Legal restrictions on the distribution of contraceptives in the developing nations
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Legal restrictions on the distribution of contraceptives in the developing nations some suggestions for determining priorities and estimating impact by John U. Farley

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Published by Law and Population Programme, Fletcher School of Law and Diplomacy in Medford, Mass .
Written in English

Subjects:

  • Birth control -- Law and legislation,
  • Population

Book details:

Edition Notes

Statementby John U. Farley, and Steven S. Tokarski.
SeriesLaw and population monograph series -- no. 27
ContributionsTokarski, Steven S.
Classifications
LC ClassificationsLAW
The Physical Object
Paginationp. 416-445 ;
Number of Pages445
ID Numbers
Open LibraryOL20084577M

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Improving access to family planning services and expanding method choice are two fundamental, proven strategies for increasing contraceptive prevalence in resource-poor settings.[1–4] Community-based family planning programs are designed to improve access by bringing services to hard-to-reach communities.[5,6] Such services are typically delivered by community health workers who are trained. Unfortunately, this book can't be printed from the OpenBook. If you need to print pages from this book, we recommend downloading it as a PDF. Visit to get more information about this book, to buy it in print, or to download it as a free PDF. Below is the uncorrected machine-read text. Abortion Policies and Reproductive Health around the World (United Nations publication, Sales No. EXIII). United Nations Department of Economic and Social Affairs ׀ Population Division 1. Unfortunately, women and girls in developing nations still face many obstacles in obtaining modern methods of contraception. Particular challenges in the developing world include lack of access due to inadequate number of trained providers, fewer method options, Cited by: 3.

The summit collected $2 billion in pledges from developing nations and $ billion from wealthy countries and foundations, said Andrew Mitchell, Britain’s secretary for international aid. Abortion is the ending of a pregnancy by removal or expulsion of an embryo or fetus before it can survive outside the uterus. An abortion that occurs without intervention is known as a miscarriage or spontaneous abortion. When deliberate steps are taken to end a pregnancy, it is called an induced abortion, or less frequently "induced miscarriage".The unmodified word abortion generally refers ICDPCS: O Much of the modern focus on the protection of privacy rights began with the case of Griswold ticut (), which involved a challenge of a criminal law that proscribed the use of contraceptives, even in private. According to the lead opinion written by Justice William Douglas, even though the Constitution was silent about the right to privacy, the Constitution nevertheless contained a. Contraception is a controversial issue in both developed and developing nations. Some religions prohibit the use of contraception (e.g. the Roman Catholic Church) – this can reduce the success of birth control programmes in the developing world, and diminish the political (and thus funding) appeal of pro-contraception policies in the.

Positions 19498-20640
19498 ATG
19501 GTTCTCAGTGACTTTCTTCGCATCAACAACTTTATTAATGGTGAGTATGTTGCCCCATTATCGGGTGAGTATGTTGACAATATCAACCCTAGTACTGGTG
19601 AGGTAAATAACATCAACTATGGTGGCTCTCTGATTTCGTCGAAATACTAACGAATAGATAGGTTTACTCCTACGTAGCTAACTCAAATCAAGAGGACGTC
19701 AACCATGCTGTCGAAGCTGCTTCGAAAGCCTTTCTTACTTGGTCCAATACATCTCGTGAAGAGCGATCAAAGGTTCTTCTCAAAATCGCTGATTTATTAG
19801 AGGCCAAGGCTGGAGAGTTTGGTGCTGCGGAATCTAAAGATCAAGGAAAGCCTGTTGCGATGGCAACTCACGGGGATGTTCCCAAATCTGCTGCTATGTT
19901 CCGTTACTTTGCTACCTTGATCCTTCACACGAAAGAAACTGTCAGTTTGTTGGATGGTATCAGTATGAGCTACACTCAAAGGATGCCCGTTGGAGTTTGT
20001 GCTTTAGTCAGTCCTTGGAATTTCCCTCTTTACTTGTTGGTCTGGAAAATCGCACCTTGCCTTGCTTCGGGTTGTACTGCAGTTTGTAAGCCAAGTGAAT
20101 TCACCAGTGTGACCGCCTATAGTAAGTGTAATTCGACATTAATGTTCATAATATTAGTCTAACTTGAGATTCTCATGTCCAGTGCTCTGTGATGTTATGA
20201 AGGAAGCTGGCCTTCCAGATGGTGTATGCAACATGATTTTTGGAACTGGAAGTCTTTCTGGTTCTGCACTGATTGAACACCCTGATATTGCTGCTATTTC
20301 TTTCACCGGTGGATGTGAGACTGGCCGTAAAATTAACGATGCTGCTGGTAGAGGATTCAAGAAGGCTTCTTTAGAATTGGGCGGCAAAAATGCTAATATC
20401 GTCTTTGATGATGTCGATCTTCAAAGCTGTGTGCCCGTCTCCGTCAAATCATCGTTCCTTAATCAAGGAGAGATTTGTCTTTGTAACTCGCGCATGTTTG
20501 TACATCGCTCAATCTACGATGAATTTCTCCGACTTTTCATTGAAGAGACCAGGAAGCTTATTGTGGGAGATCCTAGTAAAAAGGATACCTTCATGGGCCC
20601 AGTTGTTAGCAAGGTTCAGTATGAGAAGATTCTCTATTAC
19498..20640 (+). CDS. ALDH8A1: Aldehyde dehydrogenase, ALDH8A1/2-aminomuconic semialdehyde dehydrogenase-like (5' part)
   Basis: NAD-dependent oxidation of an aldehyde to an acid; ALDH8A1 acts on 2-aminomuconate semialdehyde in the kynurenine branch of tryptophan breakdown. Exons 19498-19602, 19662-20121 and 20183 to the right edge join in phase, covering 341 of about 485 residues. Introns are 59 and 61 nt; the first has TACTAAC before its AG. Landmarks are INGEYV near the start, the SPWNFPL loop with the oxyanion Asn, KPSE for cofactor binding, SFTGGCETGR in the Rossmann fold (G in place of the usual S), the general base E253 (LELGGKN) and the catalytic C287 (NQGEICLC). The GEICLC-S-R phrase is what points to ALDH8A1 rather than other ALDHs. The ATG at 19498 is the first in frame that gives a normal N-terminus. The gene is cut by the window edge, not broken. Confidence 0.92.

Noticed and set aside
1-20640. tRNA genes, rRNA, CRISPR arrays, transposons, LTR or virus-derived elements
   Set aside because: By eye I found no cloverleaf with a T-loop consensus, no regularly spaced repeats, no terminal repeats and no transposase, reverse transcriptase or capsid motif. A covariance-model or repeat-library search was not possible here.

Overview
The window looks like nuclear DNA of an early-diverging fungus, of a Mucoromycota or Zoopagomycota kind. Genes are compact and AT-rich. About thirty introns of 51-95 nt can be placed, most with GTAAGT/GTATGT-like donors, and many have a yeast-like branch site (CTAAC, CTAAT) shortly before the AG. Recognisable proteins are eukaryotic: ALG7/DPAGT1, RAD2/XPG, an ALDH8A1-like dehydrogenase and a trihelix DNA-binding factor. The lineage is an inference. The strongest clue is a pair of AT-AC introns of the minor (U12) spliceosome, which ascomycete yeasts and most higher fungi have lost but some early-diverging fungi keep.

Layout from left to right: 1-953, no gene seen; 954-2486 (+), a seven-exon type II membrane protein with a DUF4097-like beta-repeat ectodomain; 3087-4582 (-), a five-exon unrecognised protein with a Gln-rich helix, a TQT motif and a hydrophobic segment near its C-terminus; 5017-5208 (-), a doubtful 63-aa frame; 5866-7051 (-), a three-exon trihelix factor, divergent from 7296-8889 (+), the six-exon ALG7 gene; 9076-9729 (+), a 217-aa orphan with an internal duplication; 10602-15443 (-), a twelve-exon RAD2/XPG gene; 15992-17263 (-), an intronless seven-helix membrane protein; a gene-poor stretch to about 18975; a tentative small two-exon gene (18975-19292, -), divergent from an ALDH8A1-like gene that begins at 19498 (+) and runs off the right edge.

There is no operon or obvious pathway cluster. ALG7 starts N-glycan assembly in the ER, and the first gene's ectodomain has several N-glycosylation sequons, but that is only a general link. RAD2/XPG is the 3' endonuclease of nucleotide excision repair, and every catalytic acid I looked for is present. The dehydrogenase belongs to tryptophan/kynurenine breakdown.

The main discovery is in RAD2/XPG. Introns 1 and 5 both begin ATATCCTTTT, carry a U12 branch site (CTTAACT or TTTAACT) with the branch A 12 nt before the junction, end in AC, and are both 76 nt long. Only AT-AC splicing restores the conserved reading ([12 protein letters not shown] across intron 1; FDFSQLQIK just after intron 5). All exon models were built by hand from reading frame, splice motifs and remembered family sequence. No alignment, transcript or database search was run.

It's all about the numbers. As if these stark statistics weren't reason enough to make birth control available for $1, there's an economic argument too. Population Action International reports Author: Maureen Shaw. The use of modern contraception to prevent pregnancies is a unique health intervention because, in many ways, it is not a health intervention at all. In general, couples in sexual relationships use contraception because, at the time the decision is made, one or both members do not wish to conceive a child, rather than because they wish to become healthier or to prevent a risk to health. Contraception and family planning is well protected under international human rights standards. In the last two decades, the percentage of women accessing contraceptives in both developed and developing countries has increased. The United Nations reports that in . Throughout the s and 50s, birth control advocates were engaged in numerous legal suits. In the U.S. Supreme Court struck down the one remaining state law .